Mixed gonadal dysgenesis
Research & Innovation
Years ago, babies born with disorders of sexual differentiation (DSD) like mixed gonadal dysgenesis (MGD) were routinely "assigned" a gender by their physicians, and underwent treatment to match that assignment. Today, decision-making is much more individualized and is done in close consultation with the family.
Today, the medical approach to treating children with DSDs has changed dramatically, thanks in large part to national advocacy groups formed by adult patients.
The Gender Management Service (GeMS) Clinic at Boston Children's Hospital encourages parents to take part in the decision-making process of how to treat their child’s DSD. We don’t rush families to make important decision, so parents and doctors have adequate tome to chose the best treatment for the child.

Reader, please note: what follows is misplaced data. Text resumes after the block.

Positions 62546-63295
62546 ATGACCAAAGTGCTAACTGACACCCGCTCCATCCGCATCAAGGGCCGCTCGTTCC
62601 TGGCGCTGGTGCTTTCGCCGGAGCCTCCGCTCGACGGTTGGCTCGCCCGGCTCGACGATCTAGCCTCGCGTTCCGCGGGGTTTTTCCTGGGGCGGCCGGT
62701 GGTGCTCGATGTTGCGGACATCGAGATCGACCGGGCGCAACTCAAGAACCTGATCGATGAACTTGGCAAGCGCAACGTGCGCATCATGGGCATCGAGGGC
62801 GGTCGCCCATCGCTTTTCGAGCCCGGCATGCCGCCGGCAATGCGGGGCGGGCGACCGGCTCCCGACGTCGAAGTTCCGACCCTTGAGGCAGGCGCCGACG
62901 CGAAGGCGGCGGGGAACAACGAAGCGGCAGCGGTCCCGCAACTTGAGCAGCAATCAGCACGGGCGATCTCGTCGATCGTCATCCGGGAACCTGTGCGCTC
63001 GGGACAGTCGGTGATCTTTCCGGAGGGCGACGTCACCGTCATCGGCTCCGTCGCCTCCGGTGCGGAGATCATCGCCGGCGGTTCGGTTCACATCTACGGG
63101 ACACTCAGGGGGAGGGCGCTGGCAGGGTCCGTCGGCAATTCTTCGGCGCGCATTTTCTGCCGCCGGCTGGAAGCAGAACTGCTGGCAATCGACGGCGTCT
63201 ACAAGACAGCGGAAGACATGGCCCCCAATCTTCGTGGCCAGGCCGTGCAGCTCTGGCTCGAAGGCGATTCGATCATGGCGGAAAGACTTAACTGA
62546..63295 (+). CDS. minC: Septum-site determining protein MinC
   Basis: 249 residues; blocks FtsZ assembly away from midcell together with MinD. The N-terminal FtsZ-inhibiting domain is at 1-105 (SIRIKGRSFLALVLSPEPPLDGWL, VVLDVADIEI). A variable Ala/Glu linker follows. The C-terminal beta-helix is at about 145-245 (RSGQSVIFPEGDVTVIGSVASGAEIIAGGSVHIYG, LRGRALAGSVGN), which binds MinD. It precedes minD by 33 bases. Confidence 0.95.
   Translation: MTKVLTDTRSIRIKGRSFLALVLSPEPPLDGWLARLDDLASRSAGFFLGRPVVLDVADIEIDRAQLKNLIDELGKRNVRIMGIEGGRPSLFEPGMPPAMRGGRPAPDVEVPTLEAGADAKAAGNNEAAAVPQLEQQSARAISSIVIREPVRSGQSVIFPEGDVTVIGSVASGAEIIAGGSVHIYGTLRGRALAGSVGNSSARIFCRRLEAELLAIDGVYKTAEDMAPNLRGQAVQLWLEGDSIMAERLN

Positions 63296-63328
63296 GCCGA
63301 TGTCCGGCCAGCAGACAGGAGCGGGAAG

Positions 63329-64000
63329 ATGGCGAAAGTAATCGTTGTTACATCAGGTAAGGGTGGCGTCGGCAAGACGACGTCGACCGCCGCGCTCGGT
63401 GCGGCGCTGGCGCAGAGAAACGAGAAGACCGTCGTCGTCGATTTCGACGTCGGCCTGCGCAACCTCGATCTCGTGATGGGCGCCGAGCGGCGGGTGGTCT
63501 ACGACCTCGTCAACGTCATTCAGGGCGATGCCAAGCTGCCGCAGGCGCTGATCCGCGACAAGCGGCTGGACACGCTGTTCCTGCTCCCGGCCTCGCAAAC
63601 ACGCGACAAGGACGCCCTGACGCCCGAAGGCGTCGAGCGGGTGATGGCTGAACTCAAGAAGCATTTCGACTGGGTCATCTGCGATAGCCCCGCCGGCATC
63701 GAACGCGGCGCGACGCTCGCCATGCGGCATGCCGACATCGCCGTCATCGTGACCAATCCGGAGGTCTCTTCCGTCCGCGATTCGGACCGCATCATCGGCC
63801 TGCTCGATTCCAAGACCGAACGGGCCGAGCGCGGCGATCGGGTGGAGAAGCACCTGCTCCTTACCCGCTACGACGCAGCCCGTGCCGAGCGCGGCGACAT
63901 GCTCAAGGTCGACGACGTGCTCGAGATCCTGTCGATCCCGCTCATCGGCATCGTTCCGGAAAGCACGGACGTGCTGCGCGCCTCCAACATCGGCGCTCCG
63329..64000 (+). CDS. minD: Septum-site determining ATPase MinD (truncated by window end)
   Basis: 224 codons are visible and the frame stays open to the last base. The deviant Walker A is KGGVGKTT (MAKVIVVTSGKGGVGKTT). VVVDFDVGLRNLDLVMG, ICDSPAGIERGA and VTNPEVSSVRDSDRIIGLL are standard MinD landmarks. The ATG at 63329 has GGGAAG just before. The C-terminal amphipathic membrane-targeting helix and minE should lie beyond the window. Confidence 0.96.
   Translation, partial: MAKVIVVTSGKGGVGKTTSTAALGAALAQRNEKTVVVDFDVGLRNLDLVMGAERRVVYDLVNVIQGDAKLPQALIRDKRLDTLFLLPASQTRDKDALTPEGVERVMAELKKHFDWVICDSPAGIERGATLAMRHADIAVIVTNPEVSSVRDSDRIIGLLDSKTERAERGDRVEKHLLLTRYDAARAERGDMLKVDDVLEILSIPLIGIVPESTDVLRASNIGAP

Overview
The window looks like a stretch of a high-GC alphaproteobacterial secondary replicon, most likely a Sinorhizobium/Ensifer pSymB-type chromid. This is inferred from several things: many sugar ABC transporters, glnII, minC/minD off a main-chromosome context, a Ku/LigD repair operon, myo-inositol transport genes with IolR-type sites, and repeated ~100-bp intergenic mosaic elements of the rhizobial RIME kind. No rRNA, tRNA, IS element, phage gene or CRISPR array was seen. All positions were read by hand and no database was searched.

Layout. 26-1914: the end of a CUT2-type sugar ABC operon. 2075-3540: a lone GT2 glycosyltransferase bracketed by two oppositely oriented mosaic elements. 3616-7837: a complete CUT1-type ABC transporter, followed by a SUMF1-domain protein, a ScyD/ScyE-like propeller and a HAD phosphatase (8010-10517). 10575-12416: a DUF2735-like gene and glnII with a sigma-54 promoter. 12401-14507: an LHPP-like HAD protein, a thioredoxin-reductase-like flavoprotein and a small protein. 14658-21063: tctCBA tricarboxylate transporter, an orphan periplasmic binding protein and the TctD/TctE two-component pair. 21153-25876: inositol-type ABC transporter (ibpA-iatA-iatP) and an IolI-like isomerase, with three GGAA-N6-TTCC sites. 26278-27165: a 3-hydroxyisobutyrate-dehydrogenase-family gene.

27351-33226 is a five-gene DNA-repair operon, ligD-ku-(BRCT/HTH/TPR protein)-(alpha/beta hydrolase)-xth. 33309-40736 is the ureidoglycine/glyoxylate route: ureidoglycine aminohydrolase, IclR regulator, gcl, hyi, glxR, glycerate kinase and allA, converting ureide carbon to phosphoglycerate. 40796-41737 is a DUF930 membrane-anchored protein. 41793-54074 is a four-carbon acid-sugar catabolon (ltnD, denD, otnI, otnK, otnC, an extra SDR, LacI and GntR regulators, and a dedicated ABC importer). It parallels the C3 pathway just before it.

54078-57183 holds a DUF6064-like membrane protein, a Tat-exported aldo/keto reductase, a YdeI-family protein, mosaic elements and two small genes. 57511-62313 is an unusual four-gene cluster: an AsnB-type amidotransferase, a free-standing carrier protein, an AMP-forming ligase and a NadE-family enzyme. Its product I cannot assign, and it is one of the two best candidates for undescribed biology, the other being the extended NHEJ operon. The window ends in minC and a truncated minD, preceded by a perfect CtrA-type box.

The goals of treatment for MGD are focused on these factors:
- How are we doing raising these children as male or female?
- What factors help us best to predict success?
- What are the most important forms of support we can provide these children and their parents?
|Tackling gender imbalance in children's films|
In a 2010 speech to the United Nations, actress Geena Davis highlighted a concern that researchers of children and media have been speaking about for many years. The programs on the screens our children view – on television, computers, movie theaters or even their mobile phones – portray a world of gender inequality: Girls still appear marginal to society. Read more the research being done on the portrayl of gender in the media and how it can affect children.